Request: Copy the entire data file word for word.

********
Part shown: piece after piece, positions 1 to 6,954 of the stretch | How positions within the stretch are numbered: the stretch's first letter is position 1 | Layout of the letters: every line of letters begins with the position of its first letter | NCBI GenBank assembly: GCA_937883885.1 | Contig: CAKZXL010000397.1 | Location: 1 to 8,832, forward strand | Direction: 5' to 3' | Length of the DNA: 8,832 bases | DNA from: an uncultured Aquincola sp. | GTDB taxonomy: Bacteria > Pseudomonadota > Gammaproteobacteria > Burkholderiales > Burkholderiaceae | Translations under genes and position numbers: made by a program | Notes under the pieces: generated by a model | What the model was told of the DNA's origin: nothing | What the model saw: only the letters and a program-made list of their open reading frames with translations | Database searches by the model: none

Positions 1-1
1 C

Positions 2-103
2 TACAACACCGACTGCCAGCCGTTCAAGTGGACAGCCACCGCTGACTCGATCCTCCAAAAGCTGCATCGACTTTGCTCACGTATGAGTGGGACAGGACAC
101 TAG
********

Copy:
Part shown: piece after piece, positions 1 to 6,954 of the stretch | How positions within the stretch are numbered: the stretch's first letter is position 1 | Layout of the letters: every line of letters begins with the position of its first letter | NCBI GenBank assembly: GCA_937883885.1 | Contig: CAKZXL010000397.1 | Location: 1 to 8,832, forward strand | Direction: 5' to 3' | Length of the DNA: 8,832 bases | DNA from: an uncultured Aquincola sp. | GTDB taxonomy: Bacteria > Pseudomonadota > Gammaproteobacteria > Burkholderiales > Burkholderiaceae | Translations under genes and position numbers: made by a program | Notes under the pieces: generated by a model | What the model was told of the DNA's origin: nothing | What the model saw: only the letters and a program-made list of their open reading frames with translations | Database searches by the model: none

Positions 1-1
1 C

Positions 2-103
2 TACAACACCGACTGCCAGCCGTTCAAGTGGACAGCCACCGCTGACTCGATCCTCCAAAAGCTGCATCGACTTTGCTCACGTATGAGTGGGACAGGACAC
101 TAG